In our previous post, I presented six possible solutions on how to get rid of referral spam from Google Analytics (GA) as discussed at the Google Partners Masterclass 2015 event. Although, there is no foolproof solution for this problem, implementing those will help you report on cleaner and more accurate GA data. In this post, we’ll talk about Google’s latest enhancement to Dynamic Search Ads (DSA) that can help you reach your customers better with more targeted ads, focus on the campaigns that are most important by automating the ones you don’t have enough time for and overall optimise and improve on your paid campaign workflows, especially in the set-up phase.

New and improved DSA

Dynamic Search Ads (DSA) was recently overhauled and now has tools and features for those with huge inventories of landing pages (i.e. e-commerce advertisers). Aside from crawling your website, DSA now sorts your website content (i.e. products and services) into recommended categories and saves you time by targeting your ads based on those categories. With DSA, text ads are automatically generated by Google for inclusion in an auction based on website content. Google also creates the headline and ad copy and chooses the relevant landing page on your website.


A closer look at DSA

Although DSAs are a good way to propel a low performing e-commerce site forward, David cautioned everyone not to use this as a primary way of managing campaigns. For control-freak advertisers, the downside of this is the lack of control on what ads are being displayed and where you are driving people to. Another issue would arise if your website contains not optimised title tags or H1 heading tags which would make the search query matching of the ads with your online product or service quite difficult.

Some helpful tips for you

Tip #1

Best practice would always be to manage your keywords, ads and bids yourself. Be wary about anything Google does on autopilot, especially when it comes to keyword selection and bids (which directly impact spend and, therefore, Google’s profits).

Tip #2

A good tip, from David, is to manage most campaigns manually but use DSA for covering all your bases on the large number of low search volume long-tail keywords or in cases like where you have a huge number of location-based keywords. So kind of use it as a “Catch All” for anything you’ve missed. Also suitable where you have thousands of landing pages, such as e-commerce advertisers with thousands of products in stock.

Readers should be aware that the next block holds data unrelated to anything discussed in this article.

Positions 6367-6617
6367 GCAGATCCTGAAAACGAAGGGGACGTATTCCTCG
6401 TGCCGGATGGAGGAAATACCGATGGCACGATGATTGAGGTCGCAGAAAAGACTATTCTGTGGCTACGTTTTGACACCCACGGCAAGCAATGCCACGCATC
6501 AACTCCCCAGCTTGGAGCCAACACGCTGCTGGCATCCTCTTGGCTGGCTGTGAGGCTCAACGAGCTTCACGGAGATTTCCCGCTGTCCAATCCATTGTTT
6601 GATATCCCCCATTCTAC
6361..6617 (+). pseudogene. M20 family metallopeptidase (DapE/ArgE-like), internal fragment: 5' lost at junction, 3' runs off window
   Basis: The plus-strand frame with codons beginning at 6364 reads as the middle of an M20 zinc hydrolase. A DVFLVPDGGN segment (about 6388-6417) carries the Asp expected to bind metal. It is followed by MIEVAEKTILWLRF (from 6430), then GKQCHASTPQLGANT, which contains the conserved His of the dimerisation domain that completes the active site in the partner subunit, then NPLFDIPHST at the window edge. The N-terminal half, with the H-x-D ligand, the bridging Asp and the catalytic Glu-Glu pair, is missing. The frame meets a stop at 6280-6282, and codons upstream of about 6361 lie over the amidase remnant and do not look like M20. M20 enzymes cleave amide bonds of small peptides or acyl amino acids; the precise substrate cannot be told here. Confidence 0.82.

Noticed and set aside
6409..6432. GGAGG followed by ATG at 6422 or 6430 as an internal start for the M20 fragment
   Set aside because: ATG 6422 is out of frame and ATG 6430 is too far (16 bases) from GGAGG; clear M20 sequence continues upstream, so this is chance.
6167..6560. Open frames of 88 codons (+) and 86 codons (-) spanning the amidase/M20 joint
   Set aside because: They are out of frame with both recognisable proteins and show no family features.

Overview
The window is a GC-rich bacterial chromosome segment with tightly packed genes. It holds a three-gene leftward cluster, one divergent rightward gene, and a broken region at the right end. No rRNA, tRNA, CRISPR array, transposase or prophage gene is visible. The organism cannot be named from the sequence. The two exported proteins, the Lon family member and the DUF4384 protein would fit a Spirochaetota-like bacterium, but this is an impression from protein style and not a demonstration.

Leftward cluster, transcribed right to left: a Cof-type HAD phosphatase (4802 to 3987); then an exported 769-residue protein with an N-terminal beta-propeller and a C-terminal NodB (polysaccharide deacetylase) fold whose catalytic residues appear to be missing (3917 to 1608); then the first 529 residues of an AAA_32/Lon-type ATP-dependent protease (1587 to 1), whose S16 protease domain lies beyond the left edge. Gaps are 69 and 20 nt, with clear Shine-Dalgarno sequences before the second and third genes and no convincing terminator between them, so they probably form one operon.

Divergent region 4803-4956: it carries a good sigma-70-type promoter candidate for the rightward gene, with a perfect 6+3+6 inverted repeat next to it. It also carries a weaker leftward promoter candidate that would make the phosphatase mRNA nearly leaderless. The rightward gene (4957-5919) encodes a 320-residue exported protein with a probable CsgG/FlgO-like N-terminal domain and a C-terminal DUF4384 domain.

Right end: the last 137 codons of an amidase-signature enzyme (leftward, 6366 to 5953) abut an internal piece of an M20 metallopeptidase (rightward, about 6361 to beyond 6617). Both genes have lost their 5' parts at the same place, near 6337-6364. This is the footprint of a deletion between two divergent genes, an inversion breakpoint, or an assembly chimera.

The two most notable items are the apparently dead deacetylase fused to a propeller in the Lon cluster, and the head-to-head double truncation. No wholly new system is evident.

Note in the case of above, normal bids take precedence over DSA bids, so your manual campaigns will show first.

Tip #3

You can use DSA for harvesting valuable keyword data, for cases where the Google Keyword Planner tool doesn’t provide information for extremely specific terms.

Tip #4

Recommend ensuring you have a good list of negative keywords, as DSA will pick up very broad traffic otherwise.

Tip #5

Also, I recommend regularly running search query reports to pick up any high cost, low performing keywords.

Is DSA right for you?

DSA is a powerful way to reach your customers, spearhead remarketing and display campaigns and guide your landing page creation, but is it right for your business?

It really depends, but we can help!

One of the benefits of partnering with FIRST is that we can help you sort the wheat from the chaff and make sensible decisions about how to use a tool like DSA for your business.

Give us a call at +61 2 9339 6747 or email us at <a href=”mailto:info@first.com.au”>info@first.com.au</a> so we can get in touch with you and have a chat around your specific needs.


Up next…the last of the series

For the seventh and last post of the Google Partners Masterclass 2015 series, our next article will cover Google’s (not provided) keywords data in Google Analytics. David presented the process developed by Chris Liversidge on how to match keyphrase data from Webmaster Tools to their landing page URLs and how to workaround Google’s (not provided) keywords for better SEO performance reporting.